It is hard to explain why stocks are now within 10-15% of their all-time highs set in February. Then again, looking back, it is hard to explain why stocks were at their all-time highs in February while Covid-19 was already lurking on both of our coasts.
Those of you who have followed my writings over the years know I like to make complex subjects as simple as I can. With that in mind, I divide the basket of public companies today into three buckets. The first, the one we all want to sift through, is comprised of companies that not only are holding up fairly well at a time when economic activity is likely falling 20-40%, but companies that will also gain long term advantages courtesy of the virus. Who gains from a virus? Supermarkets clearly do. But whether they can sustain those gains once the virus is a distant memory is a different question. More on that in a moment. More obvious winners are Netflix and Amazon for reasons I don’t have to explain. And how many of you knew Zoom three months ago?
The second bucket are companies that may be hurt at the moment but, in the long term, will go back to doing business as they did 90 days ago. Let’s put Coca-Cola in that bucket. I could say the same for companies that make paint or, yes, even toilet paper. One thing I can say with reasonable certainty is that two years from now you will find toilet paper easier on the store shelves.
The third bucket is comprised of companies right in the epicenter of the current storm created by Covid-19. We can all easily name these. Cruise lines. Movie theatres. Shopping mall operators. Airlines. Companies that make airplanes. Oil producers. There is a long list and every one of you can add to it.
Economically, the virus is an accelerant. It is accelerating trends already in place. Most of us will find that we need to carry around less cash in the future. I mentioned Zoom earlier. We have all learned to telecommunicate reasonably effectively. That doesn’t mean tomorrow’s wedding will be Zoomed. It doesn’t even mean Zoom will be the way we all telecommunicate three years from now. But just as we all learned to communicate with Facebook and other forms of social media, we now know how to incorporate video and groups, making digital communication more effective.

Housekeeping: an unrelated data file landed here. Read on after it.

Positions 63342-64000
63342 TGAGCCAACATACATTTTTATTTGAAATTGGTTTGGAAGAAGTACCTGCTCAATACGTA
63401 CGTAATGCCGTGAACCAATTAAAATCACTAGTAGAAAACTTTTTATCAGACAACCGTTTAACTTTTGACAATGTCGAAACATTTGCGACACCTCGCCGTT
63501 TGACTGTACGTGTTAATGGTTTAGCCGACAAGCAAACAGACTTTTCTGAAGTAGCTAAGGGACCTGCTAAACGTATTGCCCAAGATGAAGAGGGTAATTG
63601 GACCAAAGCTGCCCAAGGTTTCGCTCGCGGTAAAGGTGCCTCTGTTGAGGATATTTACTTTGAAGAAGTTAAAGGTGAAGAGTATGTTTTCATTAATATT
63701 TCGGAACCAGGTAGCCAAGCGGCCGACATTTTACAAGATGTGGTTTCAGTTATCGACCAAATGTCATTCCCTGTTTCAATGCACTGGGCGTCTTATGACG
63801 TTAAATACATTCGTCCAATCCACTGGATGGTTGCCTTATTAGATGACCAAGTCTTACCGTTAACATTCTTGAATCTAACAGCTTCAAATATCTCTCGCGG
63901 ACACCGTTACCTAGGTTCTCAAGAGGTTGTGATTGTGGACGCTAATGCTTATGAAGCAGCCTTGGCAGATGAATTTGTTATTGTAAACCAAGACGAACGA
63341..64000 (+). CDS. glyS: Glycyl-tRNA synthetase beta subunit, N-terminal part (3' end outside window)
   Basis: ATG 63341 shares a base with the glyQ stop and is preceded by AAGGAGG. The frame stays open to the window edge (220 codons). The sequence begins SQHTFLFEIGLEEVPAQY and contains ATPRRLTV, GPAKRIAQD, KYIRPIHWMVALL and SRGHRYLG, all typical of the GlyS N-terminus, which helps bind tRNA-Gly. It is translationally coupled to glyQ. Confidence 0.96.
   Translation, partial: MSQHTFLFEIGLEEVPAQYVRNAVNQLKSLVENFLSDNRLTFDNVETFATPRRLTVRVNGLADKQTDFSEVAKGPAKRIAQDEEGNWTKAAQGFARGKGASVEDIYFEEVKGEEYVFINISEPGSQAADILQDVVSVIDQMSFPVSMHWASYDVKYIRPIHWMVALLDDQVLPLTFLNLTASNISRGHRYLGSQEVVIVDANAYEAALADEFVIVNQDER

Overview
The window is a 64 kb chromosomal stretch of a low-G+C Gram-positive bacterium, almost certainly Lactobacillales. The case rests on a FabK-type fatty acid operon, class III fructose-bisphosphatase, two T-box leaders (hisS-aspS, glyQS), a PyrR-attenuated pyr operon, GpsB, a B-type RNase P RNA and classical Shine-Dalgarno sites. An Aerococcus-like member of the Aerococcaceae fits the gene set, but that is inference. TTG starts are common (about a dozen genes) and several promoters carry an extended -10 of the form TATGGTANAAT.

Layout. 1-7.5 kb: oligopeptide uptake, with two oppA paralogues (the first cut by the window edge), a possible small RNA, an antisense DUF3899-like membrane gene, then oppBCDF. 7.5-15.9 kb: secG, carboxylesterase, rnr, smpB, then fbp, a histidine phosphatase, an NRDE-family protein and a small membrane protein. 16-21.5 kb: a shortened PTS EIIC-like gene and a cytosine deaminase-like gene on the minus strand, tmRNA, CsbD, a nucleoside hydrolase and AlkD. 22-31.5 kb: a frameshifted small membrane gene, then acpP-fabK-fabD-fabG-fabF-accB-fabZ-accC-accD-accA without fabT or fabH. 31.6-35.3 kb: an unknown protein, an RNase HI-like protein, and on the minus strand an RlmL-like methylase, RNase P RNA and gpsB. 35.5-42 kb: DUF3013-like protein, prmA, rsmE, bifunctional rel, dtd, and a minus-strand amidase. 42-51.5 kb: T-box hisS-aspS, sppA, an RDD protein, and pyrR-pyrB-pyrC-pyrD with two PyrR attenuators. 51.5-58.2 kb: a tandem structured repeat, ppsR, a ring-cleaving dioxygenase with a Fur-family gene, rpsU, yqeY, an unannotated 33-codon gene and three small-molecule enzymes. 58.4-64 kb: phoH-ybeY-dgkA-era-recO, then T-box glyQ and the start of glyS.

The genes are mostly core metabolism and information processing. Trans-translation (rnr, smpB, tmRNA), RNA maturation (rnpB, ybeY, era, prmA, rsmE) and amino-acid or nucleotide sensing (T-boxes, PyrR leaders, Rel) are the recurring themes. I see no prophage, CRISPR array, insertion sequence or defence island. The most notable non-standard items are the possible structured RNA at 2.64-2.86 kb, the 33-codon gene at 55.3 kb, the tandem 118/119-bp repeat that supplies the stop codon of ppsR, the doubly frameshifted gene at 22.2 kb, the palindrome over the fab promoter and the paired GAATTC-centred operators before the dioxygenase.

This morning, I saw a headline that AMC movie theatres are going to boycott Universal films because Universal says it plans to offer more first run movies digitally. Seriously? I am not suggesting the demise of movie theatres, but I am reasonably certain that there will be a lot fewer screens in a few years than there are today. There will also be too much office space, too much retail space, and fewer restaurants. Airline traffic will eventually get back to normal because there is no more efficient way to go from A to B. But it will take a long time to get there and a long time before airlines need all the new planes they have ordered.
Right now, I can make some pretty obvious conclusions.
1. Bucket #1’s leadership companies are obvious and well-known. Their stocks are very expensive, allowing little room for error. That is not to say you shouldn’t own them. Indeed, long term, you want to own a lot of them. But, if you don’t already own these stocks, you have to pick good entry points. With some of these names already 10-20% higher than they were in February, now doesn’t seem the right time.
2. Bucket #2 clearly is full of companies feeling various degrees of short term pain. But when business normalizes, they should either climb back to where they were or even gain a little share as weak competitors drop by the wayside. Pandemics and recessions cleanse the world of weaker participants, leaving fewer behind to divide the pie. That is why, economically, good companies gain the most share during recessions. Even in 2008-2009, the four largest U.S. banks, the Darth Vaders of the Great Recession, gained significant share.
3. It is tempting to sift through Bucket #3 for bargains. And, for sure, if you pick the right one, the company on the edge of failure that makes a strong recovery, you will be a winner. But most are going to come out of this recession a lot more damaged than they were going in. Many malls will close over the next decade. Many chains that inhabit those malls will also close. Anywhere between 10% and 30% of the restaurants open in January will not be open two years from now. The major airlines will probably survive, but all may need more government assistance than they already receive.